Search Results: "Robert Faggen"


BOOK REVIEW

THE LETTERS OF ROBERT FROST, VOLUME 1 by Robert Frost
BIOGRAPHY & MEMOIR
Released: Feb. 10, 2014

"Judiciously annotated with a biographical glossary of correspondents and an indispensable chronology, this volume may well inspire a Frost renaissance."
Letters illuminate the life of an iconic American poet. Read full book review >

BLOG POST

THE BEST SCIENCE FICTION, FANTASY, & HORROR READS IN MAY
by John DeNardo

Looking for something to read in May? Here's an irresistible selection of science fiction, fantasy, and horror books that will satisfy your readerly desires. They include stories about an alternate WWII, steampunk airships, the zombie apocalypse, assassins hellbent on revenge, a space-based suicide mission, souls available for rent, and more.

 

The Berlin Project by Gregory Benford

One of ...


Read the full post >

BOOK REVIEW

ELECTRIC BEN by Robert Byrd
CHILDREN'S
Released: Sept. 13, 2012

"A work of breadth and energy, just like its subject; engaging and brimming with appeal for a wide audience. (Biography. 8-14)"
A beautifully realized labor of love and affection brings to life one of our brightest founding fathers. Read full book review >

BOOK REVIEW

THE MOST AMAZING NIGHT BOOK by Robert Crowther
BEDTIME BOOK
Released: Sept. 1, 1995

"Second, and an old problem at that, for institutional use: The book is not sturdy, and won't hold up to repeat viewings. (Picture book. 3-8)"
A cross between a book and a toy: Readers are invited to lift flaps, pull tabs, and turn wheels and watch windows open and close, trains and airplanes move, movies run, and Ferris wheels spin. Read full book review >

BOOK REVIEW

A LITTLE WITCH MAGIC by Robert Bender
CHILDREN'S
Released: Oct. 1, 1992

"A promising debut. (Picture book. 4-8)"
Broomhelga likes to imagine the wicked deeds she would do if she ever got a chance; then, when little Wanda, a cheerful trick- or-treater, comes dauntlessly into her house and begs for a broomstick ride, Broomhelga obliges—only to discover that Wanda's delight is the best reward. Read full book review >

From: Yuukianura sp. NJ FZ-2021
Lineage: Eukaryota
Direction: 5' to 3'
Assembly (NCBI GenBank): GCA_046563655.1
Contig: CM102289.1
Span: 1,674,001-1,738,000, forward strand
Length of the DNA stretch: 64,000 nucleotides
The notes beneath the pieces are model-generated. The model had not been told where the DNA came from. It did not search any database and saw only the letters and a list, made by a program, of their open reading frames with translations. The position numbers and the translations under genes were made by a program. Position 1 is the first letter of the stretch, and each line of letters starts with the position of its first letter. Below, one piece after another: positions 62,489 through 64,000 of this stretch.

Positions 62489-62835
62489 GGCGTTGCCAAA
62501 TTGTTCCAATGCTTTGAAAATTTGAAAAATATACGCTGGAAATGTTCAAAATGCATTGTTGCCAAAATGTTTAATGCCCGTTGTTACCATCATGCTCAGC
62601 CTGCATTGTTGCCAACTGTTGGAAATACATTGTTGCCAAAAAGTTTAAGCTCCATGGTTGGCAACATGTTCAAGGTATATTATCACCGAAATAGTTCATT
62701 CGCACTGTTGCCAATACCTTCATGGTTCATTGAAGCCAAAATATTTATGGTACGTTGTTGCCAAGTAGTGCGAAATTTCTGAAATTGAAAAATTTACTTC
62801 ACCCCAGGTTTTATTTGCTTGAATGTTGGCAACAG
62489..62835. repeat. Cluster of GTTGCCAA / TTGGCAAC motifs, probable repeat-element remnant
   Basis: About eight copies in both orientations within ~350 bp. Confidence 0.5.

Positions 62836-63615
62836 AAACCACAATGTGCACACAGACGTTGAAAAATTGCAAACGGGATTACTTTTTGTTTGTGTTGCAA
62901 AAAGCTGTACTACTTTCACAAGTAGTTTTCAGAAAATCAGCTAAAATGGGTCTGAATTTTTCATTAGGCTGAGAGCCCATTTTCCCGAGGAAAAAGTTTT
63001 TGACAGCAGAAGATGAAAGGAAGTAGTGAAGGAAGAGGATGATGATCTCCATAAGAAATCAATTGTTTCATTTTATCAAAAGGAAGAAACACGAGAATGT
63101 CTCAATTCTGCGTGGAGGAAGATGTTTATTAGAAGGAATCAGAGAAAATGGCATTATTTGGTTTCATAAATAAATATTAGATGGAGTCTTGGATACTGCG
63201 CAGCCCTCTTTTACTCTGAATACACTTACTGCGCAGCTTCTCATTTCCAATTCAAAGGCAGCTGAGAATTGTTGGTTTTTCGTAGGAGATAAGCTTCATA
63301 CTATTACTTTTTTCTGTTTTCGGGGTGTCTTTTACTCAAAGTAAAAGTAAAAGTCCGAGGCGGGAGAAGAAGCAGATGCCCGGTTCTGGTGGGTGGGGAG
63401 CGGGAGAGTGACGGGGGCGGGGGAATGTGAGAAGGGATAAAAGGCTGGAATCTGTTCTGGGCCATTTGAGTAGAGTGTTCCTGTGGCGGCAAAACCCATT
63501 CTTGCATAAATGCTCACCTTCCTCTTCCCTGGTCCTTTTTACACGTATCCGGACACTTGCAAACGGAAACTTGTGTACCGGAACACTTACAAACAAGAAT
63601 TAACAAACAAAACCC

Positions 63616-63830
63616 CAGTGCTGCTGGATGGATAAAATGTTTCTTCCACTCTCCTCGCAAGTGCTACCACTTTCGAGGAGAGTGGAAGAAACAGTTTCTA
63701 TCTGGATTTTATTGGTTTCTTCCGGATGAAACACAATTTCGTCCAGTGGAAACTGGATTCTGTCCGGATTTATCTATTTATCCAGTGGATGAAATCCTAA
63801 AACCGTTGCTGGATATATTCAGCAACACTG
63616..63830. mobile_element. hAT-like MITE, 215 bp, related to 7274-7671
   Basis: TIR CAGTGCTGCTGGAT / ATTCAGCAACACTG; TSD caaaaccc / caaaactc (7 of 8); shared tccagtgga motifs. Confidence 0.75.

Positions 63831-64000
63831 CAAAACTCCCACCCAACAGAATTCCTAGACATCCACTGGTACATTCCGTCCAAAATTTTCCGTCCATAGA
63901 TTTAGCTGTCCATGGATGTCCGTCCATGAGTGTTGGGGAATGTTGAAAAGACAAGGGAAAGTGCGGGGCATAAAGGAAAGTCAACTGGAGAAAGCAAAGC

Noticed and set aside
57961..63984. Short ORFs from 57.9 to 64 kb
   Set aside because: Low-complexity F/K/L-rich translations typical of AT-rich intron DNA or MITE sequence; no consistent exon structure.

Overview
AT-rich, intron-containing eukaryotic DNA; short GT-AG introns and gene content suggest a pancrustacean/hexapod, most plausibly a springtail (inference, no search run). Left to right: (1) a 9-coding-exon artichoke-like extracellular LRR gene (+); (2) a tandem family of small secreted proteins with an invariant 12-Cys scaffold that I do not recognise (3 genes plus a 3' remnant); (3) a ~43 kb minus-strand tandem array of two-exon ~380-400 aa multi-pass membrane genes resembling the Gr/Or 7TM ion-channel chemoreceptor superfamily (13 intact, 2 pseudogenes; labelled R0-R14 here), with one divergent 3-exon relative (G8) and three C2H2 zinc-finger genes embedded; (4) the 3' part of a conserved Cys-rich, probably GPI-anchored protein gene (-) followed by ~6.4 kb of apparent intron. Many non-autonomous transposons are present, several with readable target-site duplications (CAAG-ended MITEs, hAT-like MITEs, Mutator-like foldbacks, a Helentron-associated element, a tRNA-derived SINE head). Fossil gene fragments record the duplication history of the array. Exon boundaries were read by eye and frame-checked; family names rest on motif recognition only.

BOOK REVIEW

THE CHRISTMAS STORY by Robert Sabuda
GRAPHIC NOVELS & COMIC BOOKS
Released: Sept. 27, 2016

"This memorable interpretation will appeal to collectors of pop-up books and Christmas stories and to Christian families who would like a special version of the Nativity story to share on Christmas Eve. (Pop-up picture book/religion. 4 & up)"
The renowned paper engineer offers a retelling of the Nativity story. Read full book review >

BOOK REVIEW

LINUS THE VEGETARIAN T. REX by Robert Neubecker
CHILDREN'S
Released: July 9, 2013

"Though they may have fun with it, readers' attempts to sink their teeth into this story will find them gummed up with uncertain conclusions. (Picture book. 3-7)"
This dino with a penchant for greenery means well, but his tale is clearly hampered by its confusing message. Read full book review >

BOOK REVIEW

RAHOOLA'S SONG by Robert Anke
CHILDREN'S
Released: Dec. 15, 2012

"A worthy-enough lesson in a passable package. An additional title at best. (Picture book. 4-7)"
All that glitters can turn a raccoon's head, but how much is enough? Read full book review >

BOOK REVIEW

WINTER IN WHITE by Robert Sabuda
CHILDREN'S
Released: Nov. 6, 2007

"The twirling skater is particularly impressive, but from the opening whirl of snowflakes to the closing view of a pair of doves tying the bow on a gift, this brims with seasonal joie de vivre. (Novelty. 6-8)"
As a visual bonbon for holiday giving or display, Sabuda offers a small, Christmas-themed stocking stuffer. Read full book review >

BOOK REVIEW

CAN YOU DIG IT? by Robert Weinstock
CHILDREN'S
Released: March 2, 2010

"A prehistoric romp for the ages. (Picture book/poetry. 4-8)"
Not so much an archeology lesson (though Great-Aunt LuAnn Abrue does enjoy finding "fossil poo") but rather poetic musings on how dinosaurs and cavemen really lived. Read full book review >

BOOK REVIEW

FOOD HATES YOU, TOO, AND OTHER POEMS by Robert Weinstock
CHILDREN'S
Released: Feb. 24, 2009

"Definitely, as the closing poem puts it, 'Food For Thought.' (Picture book/poetry. 7-11)"
Addressing picky eaters of all ages and continuing to empower food the way he did in his Giant Meatball (2008), Weinstock offers a set of verses that are often as stomach-churning as they are hilarious: "If everyone hates different food, / Then couldn't it be true / That creamed chipped beef dislikes Gertrude / And liver gags on Lou?" Read full book review >